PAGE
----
The fear of getting sober is more common than we may think. Of course, on the surface, asking if there is such a thing as a fear of being sober might seem like a rhetorical question. Non-addicts may proclaim, “Of course addicts should want to get sober—why wouldn’t they?” But the problem runs deeper than just simply being able to quit and stay sober.
The first thing is that sobriety can be a really hard thing to face for a lot of addicts. There’s work that has to be put in. There’s the chance that they might not make it through it, they could fail, and then there’s the pressure to succeed. There’s a fear of the unknown. There’s a fear of a life without the ability to ever drink or take drugs again. Staying sober means staying clean, and that alone can be a scary thought for many addicts and alcoholics.
Sobriety can also bring more responsibility. Addicts will have to face their relationships with people again, with their families, friends, and co-workers. They may have wronged some of these people, or they might be embarrassed about how they once acted. They’ll have to feel emotions again without numbing them with drink or drug and maneuver their way through tricky family and relationship dynamics. Addiction can be a way to avoid the things we don’t want to deal with. Sobriety means having to face uncomfortable truths about ourselves and others and having to stand up and be who we are. We may have to face all kinds of adversities and personal challenges while we come clean.
When we aren’t sober, we can use that as an excuse to avoid those problems. Coping mechanisms are tough—they work temporarily, and allow us to avoid and put things aside for the time being. We use alcohol to cover up our pain and our problems. We use drugs to numb ourselves and our emotions and to push off thinking for another day. But when we no longer have those devices at our disposal, we’re left with only our minds, our willpower and our inner strength to carry us through the hard times. We’re forced to think and analyze our problems, to come up with solutions, and in doing so we may fail or make mistakes. But that’s how we grow and learn, and how we learn to cope better when the next challenge presents itself. Over time, our ability to cope and come up with solutions that work for us becomes easier and easier.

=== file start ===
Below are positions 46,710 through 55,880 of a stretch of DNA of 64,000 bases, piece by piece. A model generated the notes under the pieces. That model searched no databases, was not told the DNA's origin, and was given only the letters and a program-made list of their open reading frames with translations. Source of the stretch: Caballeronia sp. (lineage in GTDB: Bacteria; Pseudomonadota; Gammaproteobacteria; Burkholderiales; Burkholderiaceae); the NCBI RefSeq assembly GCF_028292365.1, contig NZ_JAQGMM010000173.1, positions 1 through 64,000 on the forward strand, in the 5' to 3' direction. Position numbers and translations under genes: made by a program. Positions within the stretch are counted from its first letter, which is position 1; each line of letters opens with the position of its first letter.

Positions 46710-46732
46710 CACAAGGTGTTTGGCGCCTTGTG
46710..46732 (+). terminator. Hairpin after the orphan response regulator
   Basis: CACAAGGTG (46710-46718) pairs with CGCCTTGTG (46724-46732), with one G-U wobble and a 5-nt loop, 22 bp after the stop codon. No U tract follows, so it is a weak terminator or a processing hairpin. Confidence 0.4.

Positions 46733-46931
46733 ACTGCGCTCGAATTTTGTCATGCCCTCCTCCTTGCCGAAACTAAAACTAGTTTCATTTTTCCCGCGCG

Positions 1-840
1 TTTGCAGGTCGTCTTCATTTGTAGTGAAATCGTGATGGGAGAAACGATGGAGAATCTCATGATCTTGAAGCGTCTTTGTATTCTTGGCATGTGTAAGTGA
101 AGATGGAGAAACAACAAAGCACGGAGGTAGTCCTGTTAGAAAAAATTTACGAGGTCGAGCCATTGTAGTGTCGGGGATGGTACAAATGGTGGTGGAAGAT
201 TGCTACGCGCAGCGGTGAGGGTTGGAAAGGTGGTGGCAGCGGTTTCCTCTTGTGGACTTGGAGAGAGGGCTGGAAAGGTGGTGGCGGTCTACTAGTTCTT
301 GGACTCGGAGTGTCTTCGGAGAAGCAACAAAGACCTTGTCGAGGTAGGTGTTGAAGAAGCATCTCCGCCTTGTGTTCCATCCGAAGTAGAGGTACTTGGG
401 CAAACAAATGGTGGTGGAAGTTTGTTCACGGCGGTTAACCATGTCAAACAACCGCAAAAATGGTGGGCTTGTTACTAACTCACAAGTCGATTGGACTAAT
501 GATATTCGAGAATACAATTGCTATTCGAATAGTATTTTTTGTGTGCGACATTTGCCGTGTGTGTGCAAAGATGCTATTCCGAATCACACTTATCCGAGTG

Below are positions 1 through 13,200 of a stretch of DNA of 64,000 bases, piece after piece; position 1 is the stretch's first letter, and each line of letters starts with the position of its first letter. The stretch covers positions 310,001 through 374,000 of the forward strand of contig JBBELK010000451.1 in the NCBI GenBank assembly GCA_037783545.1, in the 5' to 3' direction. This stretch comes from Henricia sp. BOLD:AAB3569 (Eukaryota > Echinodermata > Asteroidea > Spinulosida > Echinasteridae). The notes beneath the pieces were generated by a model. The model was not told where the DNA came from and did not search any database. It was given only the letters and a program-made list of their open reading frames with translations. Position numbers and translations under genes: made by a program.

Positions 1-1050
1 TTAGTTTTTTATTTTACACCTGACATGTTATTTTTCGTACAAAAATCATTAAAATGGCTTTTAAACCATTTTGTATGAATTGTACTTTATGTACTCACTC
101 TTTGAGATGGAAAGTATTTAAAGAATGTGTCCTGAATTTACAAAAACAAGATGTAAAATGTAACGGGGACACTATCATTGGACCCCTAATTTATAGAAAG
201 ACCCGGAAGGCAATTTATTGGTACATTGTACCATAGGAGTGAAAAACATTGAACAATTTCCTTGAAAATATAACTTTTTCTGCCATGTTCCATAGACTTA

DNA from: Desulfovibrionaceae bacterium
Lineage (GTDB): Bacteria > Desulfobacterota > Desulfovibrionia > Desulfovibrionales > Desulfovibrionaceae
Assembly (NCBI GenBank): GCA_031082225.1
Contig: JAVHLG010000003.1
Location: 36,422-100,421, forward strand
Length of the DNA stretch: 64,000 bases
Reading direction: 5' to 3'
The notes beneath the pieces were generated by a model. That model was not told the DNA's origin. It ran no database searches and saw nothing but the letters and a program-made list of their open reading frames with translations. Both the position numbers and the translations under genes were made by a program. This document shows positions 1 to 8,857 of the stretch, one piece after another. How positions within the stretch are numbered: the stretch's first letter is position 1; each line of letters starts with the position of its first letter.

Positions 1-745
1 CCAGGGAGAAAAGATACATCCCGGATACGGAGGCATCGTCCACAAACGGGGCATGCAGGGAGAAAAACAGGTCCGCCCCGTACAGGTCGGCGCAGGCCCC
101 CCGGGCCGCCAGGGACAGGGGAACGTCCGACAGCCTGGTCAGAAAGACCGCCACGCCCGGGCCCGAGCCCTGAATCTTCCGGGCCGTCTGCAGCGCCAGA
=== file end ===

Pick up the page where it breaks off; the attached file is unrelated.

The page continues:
Our hopes and dreams may have gotten stuffed down along the way during our descent into drugs or alcohol, too. It can be scary to confront ourselves and our dreams, and putting them off or procrastinating on them is a way to avoid putting the work in or fear of failure. When we’re sober, we may find those desires and dreams come to the surface again, prompting us to pay attention to them once again.
Another common reason people may be afraid to get sober is that they think life might become “boring” once they’ve quit all their vices. Many times, social events and outings center around drinking alcohol. The recovering alcoholic may think that they won’t fit in or be able to partake in events without alcohol, or people will think they’re no fun anymore, when in fact, the complete opposite is true. Life becomes richer when you’re sober. The fog lifts, the poor behavior stops, and people generally become happier and easier to be around. The mind clears, there is more peace, more clarity and a better ability to function. All of which are just some of the many reasons why being sober far outweighs being addicted to drugs or alcohol.
Recovery does include distancing yourself from a cornucopia of people, places, and things!n the connection between social ties and mental health, it comes as no surprise that people who feel socially isolated are more likely to struggle with substance abuse. New research shows the reverse is also true: Drug abuse may be the cause, not just an effect, of social isolation. According to a 2012 study in the Journal of Health and Social Behavior, teens who drink are more likely to feel like social outcasts than students who avoid alcohol.
Thus, an important part of addiction recovery is restoring close ties with other people. After bidding farewell to their drug-abusing associates as well as many of the healthy relationships they once had, most addicts in early recovery are faced with building a social network from the ground up.
Recovery Centers should have an outline for you to get back in the game, meet new pees, enjoy your best life!
If you or someone you know needs to begin the journey to recovery call 727-220-2422 speak to one of our trained and certified addiction counselors today!